IRS To EOs: We Can’t Help
Every January, the IRS releases a series of revenue procedures detailing how organizations can obtain private letter rulings and determinations and listing issues on which the IRS will not rule during the coming year. This year’s procedures make clear that tax-exempt organizations will no longer be able to receive a ruling or any comfort from the IRS that changes in their operations are consistent with their tax-exempt status. In other words, exempt organizations are on their own.
Until recently, an organization could request a private letter ruling from the Exempt Organizations technical branch that a particular activity or transaction would not generate unrelated business taxable income or adversely affect exempt status. The IRS would not rule on factual issues, such as whether a proposed transaction was at a fair market value price, and would not rule on a few specific issues, such as whether participation in a joint venture with a for-profit entity would affect exempt status.
As we reported previously, IRS functions concerning exempt organizations were reallocated at the beginning of 2015. Private letter ruling functions were transferred from the EO Technical group to the Associate Chief Counsel (Tax Exempt and Government Entities) and were governed by Rev. Proc. 2015-1. Rev. Proc. 2015-1 indicated that issues under the jurisdiction of the Associate Chief Counsel (TEGE) included exemption requirements for, and tax treatment of, tax-exempt organizations. Further, the 2015 annual revenue procedure for changes in Section 501(c)(3) organizations’ public charity and private foundation status, Rev. Proc. 2015-10, stated that an exempt organization maintaining the same public charity status could request a letter ruling under Rev. Proc. 2015-1 that a change in its facts and circumstances would not adversely affect its exempt status and public charity status. Nonetheless, during 2015 the Associate Chief Counsel (TEGE) encountered difficulty in ruling that changes in circumstances would not affect tax-exempt status because this conclusion was like a determination of exempt status, an area governed by EO Determinations.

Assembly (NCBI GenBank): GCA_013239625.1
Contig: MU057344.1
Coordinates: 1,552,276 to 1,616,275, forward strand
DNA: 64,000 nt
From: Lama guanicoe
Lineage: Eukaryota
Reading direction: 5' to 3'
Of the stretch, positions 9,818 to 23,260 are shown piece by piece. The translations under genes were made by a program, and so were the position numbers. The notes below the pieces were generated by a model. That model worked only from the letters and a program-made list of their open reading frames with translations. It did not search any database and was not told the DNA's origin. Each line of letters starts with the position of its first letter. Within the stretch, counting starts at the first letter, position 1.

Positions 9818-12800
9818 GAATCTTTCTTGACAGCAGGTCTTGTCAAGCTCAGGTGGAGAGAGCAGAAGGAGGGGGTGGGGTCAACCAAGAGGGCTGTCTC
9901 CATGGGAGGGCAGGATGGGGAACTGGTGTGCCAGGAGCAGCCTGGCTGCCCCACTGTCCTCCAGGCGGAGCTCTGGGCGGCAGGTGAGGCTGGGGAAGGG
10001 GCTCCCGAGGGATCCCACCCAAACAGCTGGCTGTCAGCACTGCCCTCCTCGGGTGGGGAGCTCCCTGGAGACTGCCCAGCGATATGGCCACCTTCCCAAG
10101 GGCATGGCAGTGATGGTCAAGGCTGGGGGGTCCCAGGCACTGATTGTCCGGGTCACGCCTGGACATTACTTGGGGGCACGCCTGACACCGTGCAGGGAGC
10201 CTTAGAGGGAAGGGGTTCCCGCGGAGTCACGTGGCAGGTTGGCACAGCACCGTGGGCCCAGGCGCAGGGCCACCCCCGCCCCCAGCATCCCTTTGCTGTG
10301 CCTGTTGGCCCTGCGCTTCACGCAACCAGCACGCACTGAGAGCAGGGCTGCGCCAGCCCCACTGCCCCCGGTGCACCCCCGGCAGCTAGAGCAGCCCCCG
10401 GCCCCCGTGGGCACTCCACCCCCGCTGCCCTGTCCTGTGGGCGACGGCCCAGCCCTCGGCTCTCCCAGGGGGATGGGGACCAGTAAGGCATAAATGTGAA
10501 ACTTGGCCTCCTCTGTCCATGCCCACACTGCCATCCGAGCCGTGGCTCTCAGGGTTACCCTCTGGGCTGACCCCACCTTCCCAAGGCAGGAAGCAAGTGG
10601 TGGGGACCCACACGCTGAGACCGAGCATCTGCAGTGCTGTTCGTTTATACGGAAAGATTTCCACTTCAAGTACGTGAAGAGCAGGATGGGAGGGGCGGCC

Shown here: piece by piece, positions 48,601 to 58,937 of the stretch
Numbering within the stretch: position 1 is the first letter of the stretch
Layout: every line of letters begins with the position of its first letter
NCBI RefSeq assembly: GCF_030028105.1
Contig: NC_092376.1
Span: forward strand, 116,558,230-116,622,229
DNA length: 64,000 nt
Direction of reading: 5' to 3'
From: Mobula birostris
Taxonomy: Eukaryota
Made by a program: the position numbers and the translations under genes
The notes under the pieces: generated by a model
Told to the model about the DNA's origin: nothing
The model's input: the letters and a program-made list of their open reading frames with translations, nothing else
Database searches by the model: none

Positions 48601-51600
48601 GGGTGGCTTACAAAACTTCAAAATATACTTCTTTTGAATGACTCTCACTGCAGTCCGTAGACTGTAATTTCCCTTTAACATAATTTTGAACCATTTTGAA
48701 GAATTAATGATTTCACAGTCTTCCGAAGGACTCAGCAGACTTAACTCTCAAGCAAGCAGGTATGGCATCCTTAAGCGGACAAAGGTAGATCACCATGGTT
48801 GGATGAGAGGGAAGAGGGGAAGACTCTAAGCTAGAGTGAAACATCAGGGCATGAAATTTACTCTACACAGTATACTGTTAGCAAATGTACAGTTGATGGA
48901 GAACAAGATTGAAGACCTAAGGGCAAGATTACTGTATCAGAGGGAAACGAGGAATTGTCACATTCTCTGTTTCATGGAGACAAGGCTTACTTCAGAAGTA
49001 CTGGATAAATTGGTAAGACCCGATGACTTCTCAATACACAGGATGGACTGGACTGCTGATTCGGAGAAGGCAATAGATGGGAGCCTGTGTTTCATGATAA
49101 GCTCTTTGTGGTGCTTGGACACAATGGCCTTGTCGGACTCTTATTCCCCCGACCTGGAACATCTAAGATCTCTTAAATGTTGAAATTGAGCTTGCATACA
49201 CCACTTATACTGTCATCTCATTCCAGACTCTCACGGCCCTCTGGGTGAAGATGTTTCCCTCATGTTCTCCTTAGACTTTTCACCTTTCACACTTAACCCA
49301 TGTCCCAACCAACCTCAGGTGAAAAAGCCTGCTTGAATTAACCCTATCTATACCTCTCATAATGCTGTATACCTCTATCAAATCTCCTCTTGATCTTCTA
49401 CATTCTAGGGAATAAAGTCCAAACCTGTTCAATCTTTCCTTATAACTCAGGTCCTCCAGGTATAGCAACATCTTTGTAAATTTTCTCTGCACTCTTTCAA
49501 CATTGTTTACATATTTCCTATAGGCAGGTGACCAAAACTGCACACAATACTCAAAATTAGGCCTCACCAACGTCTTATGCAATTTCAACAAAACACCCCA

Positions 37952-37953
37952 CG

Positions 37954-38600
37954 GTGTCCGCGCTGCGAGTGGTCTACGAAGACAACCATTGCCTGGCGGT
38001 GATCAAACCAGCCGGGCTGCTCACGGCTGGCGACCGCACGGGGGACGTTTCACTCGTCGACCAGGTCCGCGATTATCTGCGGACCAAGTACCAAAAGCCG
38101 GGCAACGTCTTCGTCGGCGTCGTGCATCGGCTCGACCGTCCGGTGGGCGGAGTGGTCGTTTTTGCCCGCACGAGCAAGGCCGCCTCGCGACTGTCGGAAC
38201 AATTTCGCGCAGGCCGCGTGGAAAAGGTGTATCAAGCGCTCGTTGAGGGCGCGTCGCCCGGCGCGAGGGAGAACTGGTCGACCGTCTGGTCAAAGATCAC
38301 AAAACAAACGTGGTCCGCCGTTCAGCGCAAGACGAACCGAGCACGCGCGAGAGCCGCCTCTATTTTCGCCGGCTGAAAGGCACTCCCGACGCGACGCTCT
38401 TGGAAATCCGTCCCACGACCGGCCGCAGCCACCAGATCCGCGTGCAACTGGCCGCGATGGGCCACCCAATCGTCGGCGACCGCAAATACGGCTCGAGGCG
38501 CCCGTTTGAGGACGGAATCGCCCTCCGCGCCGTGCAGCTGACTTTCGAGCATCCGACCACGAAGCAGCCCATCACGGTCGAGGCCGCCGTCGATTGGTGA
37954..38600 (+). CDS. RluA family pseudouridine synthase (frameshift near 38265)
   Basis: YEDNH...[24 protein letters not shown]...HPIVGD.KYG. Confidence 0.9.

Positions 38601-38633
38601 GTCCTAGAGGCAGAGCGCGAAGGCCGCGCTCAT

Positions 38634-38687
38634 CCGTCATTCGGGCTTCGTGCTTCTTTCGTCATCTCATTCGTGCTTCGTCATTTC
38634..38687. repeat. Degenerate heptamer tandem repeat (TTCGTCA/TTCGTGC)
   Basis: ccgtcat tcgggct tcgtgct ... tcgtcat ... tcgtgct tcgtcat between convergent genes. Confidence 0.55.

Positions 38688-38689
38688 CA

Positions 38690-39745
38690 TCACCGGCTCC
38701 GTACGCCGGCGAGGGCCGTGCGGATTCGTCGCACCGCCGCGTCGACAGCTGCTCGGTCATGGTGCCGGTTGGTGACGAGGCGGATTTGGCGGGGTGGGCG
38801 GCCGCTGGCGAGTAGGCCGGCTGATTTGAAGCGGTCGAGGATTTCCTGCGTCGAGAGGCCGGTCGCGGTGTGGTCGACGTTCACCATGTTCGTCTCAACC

The 2016 annual procedures have addressed this difficulty by providing that the Associate Chief Counsel (TEGE) will not issue private letter rulings as to an exempt organization’s continued exempt status. The annual “no-rule” list, Rev. Proc. 2016-3, added a section 3.01(69) stating that letter rulings would not be issued on whether an organization is or continues to be exempt from taxation under §501(a) as an organization described in §§501(c) or 501(d), including, for example, whether changes in an organization’s activities or operations will affect or jeopardize the organization’s exempt status. The Associate Chief Counsel (TEGE) will rule, however, on specific legal questions related to §§501(c) or 501(d) that are not otherwise described in this revenue procedure. For example, although the Associate Chief Counsel (TEGE) would not rule on whether a change in a §501(c)(3) organization’s activities would jeopardize the organization’s exempt status, the Associate Chief Counsel (TEGE) would (subject to the limitations described in this revenue procedure) rule on whether such new activities would further an exempt purpose described in §501(c)(3).
Correspondingly, Rev. Proc. 2016-4, which addresses guidance provided by the Commissioner of the Tax Exempt and Government Entities Division, provides that all letter rulings pertaining to exempt organization issues are issued by the Office of Associate Chief Counsel (TEGE).
Thus, an exempt organization will no longer be able to obtain a private letter ruling that its tax-exempt status is unaffected by an activity or transaction. Rev. Proc. 2016-3 does state that the Associate Chief Counsel (TEGE) may rule on the specific legal question of whether activities further an exempt purpose. The extent to which this power will be exercised, or will be helpful to exempt organizations, remains to be seen.
In addition, in past years, a tax-exempt organization could write to the IRS to notify it of changes in activities. In some cases, the IRS would respond that the changes did not affect the organization’s exempt status. This option has also been foreclosed. Form 990 instructions now provide that the IRS is to be notified of changes in activities through their inclusion on the Form 990.
In short, exempt organizations that have already gone through the determination process are on their own, without IRS help, when activities change, making consultation with legal and tax advisors more critical than ever.